I agree: in vitro meat can’t come soon enough. I also agree that there exists no potent argument for any citizen of decent socioeconomic status against eradication or drastic decrease of meat consumption.

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  3. I also agree that in vitro meat cannot come soon enough. However, there does in my opinion exist a potent argument for citizens of decent socioeconomic status against eradication or drastic decrease of meat consumption. There exist many animal populations, such as deer, where harvesting animals -who lead for the most part normal healthy lives free to pursue their own most satisfying instincts- by means as humane as possible undeniably reduces suffering by disease and starvation. True, hunting is not always humane (think of poorly placed shots, those these are probably the minority of cases) and so things could be improved by the development of faster, more certainly lethal harvesting methods. Still, it’s undeniably true that for the time being (things as they are) a hunter who only eats skillfully harvested wild animals is 1) certainly responsible for less suffering than factory-farm meat eaters, and 2) arguably responsible for less suffering than even many vegans/vegetarians, if we consider that agriculture has negatives (that hunting – gathering does not) such as displacing wildlife and poisoning the environment with chemicals and run off. And that’s just looking at hunting, there is also humane farming to consider. After that, we should take a look at (again, in light of things as they are, in vitro meat not yet available) consuming insects and other “lower” organisms for protein, assuming we can determine that “higher” nervous system features support greater capacity for suffering. Is it less morally dubious to kill a fly than a cow? I’d better hope so, personally.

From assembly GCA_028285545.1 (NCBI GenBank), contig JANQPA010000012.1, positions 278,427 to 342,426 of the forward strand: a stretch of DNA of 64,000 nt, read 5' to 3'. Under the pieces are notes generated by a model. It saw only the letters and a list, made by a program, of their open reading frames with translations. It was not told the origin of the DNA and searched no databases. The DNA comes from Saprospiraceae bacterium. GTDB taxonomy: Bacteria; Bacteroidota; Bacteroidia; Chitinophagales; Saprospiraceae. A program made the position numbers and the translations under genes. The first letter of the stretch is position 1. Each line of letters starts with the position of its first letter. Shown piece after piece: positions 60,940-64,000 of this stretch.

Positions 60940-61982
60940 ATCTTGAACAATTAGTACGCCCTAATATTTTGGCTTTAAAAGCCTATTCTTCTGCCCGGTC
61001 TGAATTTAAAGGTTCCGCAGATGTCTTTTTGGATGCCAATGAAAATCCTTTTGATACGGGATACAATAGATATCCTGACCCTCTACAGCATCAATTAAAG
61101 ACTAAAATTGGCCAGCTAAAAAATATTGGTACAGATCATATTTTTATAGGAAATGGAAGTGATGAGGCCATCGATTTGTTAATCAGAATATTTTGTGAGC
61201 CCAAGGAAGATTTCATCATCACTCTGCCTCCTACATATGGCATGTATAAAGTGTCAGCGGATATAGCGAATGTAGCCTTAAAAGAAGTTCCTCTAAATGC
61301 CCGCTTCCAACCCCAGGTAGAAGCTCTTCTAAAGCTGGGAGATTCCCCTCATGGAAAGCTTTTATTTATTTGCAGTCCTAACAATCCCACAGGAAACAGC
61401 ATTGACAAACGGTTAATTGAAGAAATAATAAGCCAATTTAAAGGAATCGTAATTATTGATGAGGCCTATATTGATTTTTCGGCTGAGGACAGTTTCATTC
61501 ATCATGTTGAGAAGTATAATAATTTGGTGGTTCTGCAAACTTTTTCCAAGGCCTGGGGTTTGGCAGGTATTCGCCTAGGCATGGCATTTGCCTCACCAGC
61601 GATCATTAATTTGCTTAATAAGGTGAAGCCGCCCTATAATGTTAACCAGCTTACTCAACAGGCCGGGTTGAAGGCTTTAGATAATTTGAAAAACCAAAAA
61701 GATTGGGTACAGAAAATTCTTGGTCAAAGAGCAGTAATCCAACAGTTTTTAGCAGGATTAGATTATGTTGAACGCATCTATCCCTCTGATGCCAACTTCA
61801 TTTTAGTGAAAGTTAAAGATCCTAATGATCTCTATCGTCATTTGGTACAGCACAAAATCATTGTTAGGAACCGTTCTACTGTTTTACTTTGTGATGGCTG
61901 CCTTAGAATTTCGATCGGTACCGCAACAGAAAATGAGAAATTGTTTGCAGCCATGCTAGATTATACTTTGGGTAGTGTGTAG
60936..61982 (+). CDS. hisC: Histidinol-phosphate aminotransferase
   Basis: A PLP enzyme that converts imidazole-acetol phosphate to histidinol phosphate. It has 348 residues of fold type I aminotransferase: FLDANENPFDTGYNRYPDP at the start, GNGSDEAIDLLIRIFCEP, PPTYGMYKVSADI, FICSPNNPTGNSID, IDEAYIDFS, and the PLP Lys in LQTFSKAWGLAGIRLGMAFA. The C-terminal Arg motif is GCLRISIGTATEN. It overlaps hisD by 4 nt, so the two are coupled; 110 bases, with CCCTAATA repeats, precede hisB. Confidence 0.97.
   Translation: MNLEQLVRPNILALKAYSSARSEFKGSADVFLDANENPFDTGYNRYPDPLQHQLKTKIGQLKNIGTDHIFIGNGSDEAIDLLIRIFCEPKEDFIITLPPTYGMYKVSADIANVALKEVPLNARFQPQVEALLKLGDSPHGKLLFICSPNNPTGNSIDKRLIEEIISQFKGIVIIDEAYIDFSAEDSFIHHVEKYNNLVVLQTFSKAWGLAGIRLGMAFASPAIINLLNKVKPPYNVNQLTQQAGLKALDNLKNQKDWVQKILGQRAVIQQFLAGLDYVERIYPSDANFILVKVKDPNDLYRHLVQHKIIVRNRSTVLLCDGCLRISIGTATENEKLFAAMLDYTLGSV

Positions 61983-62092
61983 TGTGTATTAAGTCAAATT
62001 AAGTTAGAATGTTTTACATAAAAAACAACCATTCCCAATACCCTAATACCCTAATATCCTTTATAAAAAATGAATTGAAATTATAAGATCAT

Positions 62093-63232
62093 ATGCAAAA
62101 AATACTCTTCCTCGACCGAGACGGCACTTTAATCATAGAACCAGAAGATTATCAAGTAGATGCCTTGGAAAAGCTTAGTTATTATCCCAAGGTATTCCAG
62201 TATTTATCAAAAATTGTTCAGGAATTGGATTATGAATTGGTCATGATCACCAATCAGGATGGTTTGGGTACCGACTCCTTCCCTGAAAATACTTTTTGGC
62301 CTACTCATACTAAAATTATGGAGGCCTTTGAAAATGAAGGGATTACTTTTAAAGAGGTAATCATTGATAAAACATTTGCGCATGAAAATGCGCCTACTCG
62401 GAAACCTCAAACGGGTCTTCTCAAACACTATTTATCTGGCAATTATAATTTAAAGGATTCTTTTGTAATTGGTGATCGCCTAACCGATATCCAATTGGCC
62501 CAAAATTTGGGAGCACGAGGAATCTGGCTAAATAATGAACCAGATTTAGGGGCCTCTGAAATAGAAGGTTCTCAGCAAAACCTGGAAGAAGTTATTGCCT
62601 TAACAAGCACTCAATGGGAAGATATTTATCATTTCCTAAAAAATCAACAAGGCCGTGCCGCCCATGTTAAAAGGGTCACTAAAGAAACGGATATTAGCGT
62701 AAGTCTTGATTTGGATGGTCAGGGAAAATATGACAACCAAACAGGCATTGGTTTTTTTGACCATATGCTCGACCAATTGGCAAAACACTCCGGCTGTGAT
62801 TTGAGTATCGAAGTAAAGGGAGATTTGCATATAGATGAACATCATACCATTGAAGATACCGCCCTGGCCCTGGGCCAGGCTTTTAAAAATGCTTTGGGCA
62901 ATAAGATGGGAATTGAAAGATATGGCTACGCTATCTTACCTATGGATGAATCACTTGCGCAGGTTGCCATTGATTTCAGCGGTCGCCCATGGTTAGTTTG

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  4. That said, and with that minor point aside, I agree with pretty much everything else you’ve said, Pawel, and you’ve said it so well. Bodhisattva Vow Cum Engineering looks about as impossible to achieve as via more “transcendental” means.

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  5. Given the scale of the meat industry, I would focus on arguments revolving around participation in that cycle and keep it separate from ecosystem (population) control. The latter cannot possibly replace meat industry, where over 9 billion animals are slaughtered annually.

    As for genetic engineering: we will and should absolutely make progress in this area. Currently we are in a purgatory of sorts, where mother nature’s gifts should be separated from their nasty side effects, such as aging.